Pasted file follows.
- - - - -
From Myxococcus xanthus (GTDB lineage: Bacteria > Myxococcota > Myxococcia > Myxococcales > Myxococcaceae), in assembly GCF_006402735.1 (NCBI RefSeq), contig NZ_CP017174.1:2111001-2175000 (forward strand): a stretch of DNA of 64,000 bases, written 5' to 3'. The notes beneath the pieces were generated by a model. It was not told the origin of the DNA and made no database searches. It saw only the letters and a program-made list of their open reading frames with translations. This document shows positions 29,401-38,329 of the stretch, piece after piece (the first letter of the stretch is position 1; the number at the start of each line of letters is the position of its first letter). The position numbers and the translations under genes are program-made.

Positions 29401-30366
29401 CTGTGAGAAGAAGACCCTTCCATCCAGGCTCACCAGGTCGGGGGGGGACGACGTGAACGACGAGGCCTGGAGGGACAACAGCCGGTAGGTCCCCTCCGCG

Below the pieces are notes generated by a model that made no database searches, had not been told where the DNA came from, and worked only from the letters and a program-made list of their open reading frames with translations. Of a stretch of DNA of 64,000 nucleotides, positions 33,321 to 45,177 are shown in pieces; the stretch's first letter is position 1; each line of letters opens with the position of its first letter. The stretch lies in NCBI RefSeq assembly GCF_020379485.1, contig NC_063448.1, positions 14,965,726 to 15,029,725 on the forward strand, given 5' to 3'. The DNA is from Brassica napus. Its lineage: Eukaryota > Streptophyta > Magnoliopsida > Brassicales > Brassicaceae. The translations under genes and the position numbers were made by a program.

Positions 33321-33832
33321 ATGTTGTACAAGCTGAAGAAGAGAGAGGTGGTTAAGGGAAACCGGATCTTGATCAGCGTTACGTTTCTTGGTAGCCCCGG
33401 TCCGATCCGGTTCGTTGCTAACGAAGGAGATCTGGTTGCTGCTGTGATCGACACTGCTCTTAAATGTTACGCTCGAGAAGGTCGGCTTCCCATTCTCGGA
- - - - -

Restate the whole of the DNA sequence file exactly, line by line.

From Myxococcus xanthus (GTDB lineage: Bacteria > Myxococcota > Myxococcia > Myxococcales > Myxococcaceae), in assembly GCF_006402735.1 (NCBI RefSeq), contig NZ_CP017174.1:2111001-2175000 (forward strand): a stretch of DNA of 64,000 bases, written 5' to 3'. The notes beneath the pieces were generated by a model. It was not told the origin of the DNA and made no database searches. It saw only the letters and a program-made list of their open reading frames with translations. This document shows positions 29,401-38,329 of the stretch, piece after piece (the first letter of the stretch is position 1; the number at the start of each line of letters is the position of its first letter). The position numbers and the translations under genes are program-made.

Positions 29401-30366
29401 CTGTGAGAAGAAGACCCTTCCATCCAGGCTCACCAGGTCGGGGGGGGACGACGTGAACGACGAGGCCTGGAGGGACAACAGCCGGTAGGTCCCCTCCGCG

Below the pieces are notes generated by a model that made no database searches, had not been told where the DNA came from, and worked only from the letters and a program-made list of their open reading frames with translations. Of a stretch of DNA of 64,000 nucleotides, positions 33,321 to 45,177 are shown in pieces; the stretch's first letter is position 1; each line of letters opens with the position of its first letter. The stretch lies in NCBI RefSeq assembly GCF_020379485.1, contig NC_063448.1, positions 14,965,726 to 15,029,725 on the forward strand, given 5' to 3'. The DNA is from Brassica napus. Its lineage: Eukaryota > Streptophyta > Magnoliopsida > Brassicales > Brassicaceae. The translations under genes and the position numbers were made by a program.

Positions 33321-33832
33321 ATGTTGTACAAGCTGAAGAAGAGAGAGGTGGTTAAGGGAAACCGGATCTTGATCAGCGTTACGTTTCTTGGTAGCCCCGG
33401 TCCGATCCGGTTCGTTGCTAACGAAGGAGATCTGGTTGCTGCTGTGATCGACACTGCTCTTAAATGTTACGCTCGAGAAGGTCGGCTTCCCATTCTCGGA